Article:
Here’s another reason to think the 2012 campaign is underway with a vengeance: If a company wants a federal government contract, from now on it will first have to disclose if the company or its executives gave more than $5,000 in political donations.

This latest federal rule comes courtesy of a new executive order now being drafted in the White House. The order would implement parts of last year’s Disclose Act, which failed to pass Congress but was a favorite of Democrats because it would deter political contributions by business after last year’s Citizens United v. FEC Supreme Court decision. White House press secretary Jay Carney confirmed last week that the order is in the works after former Federal Election Commission official Hans von Spakovsky obtained a copy of the draft.

The draft of the executive order describes the rule’s purpose as a way to ensure the federal contracting system is free from the influence of “political activity or political favoritism.” Hmmm. Last we checked, government contractors were already required to disclose contributions to candidates. The new twist here is the disclosure of donations to independent groups, a category in which conservatives outspent liberals for the first time in the last election cycle.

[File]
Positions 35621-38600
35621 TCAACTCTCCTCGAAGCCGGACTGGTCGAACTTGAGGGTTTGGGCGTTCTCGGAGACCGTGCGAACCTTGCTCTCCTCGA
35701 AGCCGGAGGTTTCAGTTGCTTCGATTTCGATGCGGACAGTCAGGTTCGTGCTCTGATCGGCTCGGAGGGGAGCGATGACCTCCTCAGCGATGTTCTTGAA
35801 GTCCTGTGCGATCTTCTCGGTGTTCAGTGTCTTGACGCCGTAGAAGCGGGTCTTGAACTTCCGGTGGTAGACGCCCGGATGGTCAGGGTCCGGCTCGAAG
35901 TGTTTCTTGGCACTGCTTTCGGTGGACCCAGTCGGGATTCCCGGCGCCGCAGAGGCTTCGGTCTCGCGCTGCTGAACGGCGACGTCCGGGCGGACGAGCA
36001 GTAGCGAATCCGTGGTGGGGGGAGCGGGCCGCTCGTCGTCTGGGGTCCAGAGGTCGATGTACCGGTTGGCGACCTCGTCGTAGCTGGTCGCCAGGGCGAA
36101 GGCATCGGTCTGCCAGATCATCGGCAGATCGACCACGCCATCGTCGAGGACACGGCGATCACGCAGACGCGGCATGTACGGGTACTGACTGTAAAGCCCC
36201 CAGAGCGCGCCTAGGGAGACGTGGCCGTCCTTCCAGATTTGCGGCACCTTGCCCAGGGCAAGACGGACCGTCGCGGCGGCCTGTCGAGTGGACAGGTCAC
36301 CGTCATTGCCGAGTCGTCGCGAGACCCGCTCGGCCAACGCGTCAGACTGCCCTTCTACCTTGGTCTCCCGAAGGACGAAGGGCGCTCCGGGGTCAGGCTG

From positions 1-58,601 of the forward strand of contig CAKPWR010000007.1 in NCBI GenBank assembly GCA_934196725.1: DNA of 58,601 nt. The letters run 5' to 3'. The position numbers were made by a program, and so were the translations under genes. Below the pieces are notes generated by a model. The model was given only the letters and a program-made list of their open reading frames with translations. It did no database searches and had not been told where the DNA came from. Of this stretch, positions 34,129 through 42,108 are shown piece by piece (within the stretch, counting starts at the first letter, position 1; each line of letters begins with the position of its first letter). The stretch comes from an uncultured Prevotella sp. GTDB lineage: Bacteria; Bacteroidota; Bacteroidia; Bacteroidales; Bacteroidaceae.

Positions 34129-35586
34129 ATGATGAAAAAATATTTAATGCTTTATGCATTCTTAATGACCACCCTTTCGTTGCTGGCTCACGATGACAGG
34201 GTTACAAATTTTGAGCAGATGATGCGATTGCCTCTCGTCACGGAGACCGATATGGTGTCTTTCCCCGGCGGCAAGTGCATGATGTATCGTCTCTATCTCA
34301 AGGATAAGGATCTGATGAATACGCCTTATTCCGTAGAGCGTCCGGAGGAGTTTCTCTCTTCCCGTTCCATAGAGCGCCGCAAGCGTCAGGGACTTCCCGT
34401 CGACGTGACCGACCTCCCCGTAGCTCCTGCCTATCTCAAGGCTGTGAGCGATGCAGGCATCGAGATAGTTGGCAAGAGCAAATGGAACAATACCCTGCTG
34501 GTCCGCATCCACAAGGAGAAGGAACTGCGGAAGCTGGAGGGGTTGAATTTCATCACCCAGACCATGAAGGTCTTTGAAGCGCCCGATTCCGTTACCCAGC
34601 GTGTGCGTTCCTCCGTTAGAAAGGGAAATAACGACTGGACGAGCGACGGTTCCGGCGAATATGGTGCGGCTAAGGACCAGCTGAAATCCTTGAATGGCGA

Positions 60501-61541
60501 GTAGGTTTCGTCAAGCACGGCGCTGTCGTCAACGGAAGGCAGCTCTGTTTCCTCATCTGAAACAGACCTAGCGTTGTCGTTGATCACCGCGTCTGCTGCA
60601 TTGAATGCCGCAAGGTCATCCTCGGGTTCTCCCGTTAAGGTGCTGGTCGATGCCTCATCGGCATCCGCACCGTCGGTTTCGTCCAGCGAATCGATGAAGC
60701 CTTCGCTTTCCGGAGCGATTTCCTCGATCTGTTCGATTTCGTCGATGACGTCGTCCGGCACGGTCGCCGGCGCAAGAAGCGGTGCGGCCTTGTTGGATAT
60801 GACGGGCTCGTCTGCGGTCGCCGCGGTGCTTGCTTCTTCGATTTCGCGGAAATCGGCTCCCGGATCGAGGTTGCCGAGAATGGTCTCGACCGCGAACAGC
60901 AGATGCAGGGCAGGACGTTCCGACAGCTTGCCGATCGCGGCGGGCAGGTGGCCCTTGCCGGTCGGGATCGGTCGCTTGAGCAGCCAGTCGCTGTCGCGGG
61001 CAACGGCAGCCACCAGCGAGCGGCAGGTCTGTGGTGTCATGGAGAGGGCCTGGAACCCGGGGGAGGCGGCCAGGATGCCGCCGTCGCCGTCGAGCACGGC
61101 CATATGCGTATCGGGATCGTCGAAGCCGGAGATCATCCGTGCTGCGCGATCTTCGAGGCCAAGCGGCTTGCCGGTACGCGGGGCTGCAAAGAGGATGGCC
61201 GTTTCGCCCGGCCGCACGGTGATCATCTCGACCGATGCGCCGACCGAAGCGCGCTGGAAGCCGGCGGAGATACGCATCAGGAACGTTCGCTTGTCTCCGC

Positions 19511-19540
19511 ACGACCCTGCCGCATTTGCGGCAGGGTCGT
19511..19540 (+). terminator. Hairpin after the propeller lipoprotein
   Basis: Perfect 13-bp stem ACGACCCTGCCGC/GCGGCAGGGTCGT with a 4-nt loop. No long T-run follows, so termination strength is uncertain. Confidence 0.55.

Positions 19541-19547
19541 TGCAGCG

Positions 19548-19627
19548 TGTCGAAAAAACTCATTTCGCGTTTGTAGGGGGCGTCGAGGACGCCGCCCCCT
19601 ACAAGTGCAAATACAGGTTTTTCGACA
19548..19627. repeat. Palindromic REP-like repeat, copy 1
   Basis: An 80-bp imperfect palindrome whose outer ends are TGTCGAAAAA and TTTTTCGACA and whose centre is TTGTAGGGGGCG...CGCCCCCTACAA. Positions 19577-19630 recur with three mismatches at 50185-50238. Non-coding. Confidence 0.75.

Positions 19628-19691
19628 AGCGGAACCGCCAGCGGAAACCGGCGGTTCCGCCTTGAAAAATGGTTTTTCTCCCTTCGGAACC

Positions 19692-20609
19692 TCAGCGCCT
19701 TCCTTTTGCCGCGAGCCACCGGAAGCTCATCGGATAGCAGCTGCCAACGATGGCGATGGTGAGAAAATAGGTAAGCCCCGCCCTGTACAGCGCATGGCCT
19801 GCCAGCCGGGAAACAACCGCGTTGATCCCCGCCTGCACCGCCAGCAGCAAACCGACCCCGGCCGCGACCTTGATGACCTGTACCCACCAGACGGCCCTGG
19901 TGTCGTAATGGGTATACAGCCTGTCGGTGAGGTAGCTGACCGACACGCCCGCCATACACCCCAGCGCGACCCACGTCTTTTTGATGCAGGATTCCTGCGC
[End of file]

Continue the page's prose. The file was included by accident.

And what do you know? The draft order doesn’t cover federal employee labor unions, the Democratic allies whose free speech rights were recognized alongside corporations in Citizens United. Nor do the disclosure requirements extend to recipients of federal grants, which often run into the millions of dollars. These donees are usually Democrats too.

Federal contracts are supposed to go to the lowest bidder, so it’s hard to see how disclosure of political contributions would help contract decisions. Mandatory disclosure would impose politics on federal procurement choices as never before.

Read the whole editorial here.

Filed Under: Blog

The White House Wants a List

Filed Under: In the News

In the News: Lacrosse Tribune: Welfare for candidates doesn’t help the process

Welfare for candidates doesn’t help the process By Sean Parnell The race between Justice David Prosser and challenger JoAnne Kloppenburg was supposed to be an example of how so-called “reformers” tell us election campaigns are supposed to be. The two candidates, unsullied by private contributions, would be able to focus on issues of broad interest […]